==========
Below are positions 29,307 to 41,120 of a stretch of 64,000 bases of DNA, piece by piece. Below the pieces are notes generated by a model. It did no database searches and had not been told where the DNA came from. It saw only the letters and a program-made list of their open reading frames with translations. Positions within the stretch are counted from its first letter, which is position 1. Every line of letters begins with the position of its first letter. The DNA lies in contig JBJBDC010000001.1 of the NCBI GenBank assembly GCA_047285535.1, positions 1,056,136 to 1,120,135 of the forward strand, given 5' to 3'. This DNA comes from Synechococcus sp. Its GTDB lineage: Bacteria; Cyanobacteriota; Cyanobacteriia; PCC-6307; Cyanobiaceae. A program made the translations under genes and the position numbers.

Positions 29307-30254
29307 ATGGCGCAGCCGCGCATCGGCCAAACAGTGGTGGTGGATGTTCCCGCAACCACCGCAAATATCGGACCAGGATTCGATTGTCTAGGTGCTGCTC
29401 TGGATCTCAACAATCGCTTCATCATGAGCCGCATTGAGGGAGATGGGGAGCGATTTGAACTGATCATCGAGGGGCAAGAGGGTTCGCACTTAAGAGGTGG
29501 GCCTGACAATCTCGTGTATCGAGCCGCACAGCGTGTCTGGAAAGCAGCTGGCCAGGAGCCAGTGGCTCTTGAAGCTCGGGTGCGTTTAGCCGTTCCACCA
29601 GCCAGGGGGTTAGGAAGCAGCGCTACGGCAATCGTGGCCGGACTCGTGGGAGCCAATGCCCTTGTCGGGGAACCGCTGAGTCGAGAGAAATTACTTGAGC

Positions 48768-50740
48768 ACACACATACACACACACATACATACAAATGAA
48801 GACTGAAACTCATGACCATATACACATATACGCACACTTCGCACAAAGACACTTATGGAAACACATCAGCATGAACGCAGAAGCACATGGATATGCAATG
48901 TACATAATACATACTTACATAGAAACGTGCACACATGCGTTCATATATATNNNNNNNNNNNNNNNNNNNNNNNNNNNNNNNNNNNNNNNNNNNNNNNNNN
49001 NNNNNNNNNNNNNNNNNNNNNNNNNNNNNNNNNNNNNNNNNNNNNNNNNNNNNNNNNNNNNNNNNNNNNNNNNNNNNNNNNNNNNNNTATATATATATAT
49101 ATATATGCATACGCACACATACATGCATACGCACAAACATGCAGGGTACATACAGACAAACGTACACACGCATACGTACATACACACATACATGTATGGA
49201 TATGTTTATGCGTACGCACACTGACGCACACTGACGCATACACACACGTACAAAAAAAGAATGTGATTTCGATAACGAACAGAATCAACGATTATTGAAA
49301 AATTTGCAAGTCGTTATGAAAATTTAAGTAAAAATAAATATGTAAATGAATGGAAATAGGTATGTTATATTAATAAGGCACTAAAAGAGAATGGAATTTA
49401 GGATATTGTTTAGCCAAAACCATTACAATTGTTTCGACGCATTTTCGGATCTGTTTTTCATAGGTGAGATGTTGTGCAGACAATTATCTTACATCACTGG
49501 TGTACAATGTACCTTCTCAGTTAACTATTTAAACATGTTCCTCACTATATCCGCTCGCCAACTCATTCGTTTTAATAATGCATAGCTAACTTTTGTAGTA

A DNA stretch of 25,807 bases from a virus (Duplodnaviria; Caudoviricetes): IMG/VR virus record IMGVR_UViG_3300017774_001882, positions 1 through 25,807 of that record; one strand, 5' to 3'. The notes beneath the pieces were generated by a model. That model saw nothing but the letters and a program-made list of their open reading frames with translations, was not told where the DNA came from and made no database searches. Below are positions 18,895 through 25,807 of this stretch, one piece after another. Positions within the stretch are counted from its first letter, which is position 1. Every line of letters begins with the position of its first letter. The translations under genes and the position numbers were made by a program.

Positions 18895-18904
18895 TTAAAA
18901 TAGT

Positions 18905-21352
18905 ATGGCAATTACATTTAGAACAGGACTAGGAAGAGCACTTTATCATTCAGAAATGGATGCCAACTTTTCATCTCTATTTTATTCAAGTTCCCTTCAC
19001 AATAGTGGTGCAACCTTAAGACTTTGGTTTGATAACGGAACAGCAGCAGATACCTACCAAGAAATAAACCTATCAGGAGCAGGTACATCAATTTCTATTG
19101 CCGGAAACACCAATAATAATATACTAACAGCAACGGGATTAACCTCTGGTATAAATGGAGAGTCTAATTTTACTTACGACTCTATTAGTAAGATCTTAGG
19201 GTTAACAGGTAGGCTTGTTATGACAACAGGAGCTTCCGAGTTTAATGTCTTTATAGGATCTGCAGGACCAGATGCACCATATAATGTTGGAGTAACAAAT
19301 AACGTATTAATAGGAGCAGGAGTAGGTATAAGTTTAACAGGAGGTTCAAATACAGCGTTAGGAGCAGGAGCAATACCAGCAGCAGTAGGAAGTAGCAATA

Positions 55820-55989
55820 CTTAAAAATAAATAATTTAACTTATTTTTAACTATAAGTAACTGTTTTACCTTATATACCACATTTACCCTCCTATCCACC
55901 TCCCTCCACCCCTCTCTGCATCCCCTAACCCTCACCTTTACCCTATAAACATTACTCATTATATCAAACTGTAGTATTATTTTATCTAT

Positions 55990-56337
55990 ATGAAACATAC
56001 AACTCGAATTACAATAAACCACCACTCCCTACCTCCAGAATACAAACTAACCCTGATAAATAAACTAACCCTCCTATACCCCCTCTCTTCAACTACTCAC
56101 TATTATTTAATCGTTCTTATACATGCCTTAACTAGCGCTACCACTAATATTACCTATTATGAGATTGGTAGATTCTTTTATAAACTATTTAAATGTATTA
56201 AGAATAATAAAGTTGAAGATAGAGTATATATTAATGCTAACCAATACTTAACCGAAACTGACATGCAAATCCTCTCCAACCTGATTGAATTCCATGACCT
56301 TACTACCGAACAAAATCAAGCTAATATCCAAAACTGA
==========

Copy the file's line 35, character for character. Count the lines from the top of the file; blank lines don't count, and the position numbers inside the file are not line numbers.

56301 TACTACCGAACAAAATCAAGCTAATATCCAAAACTGA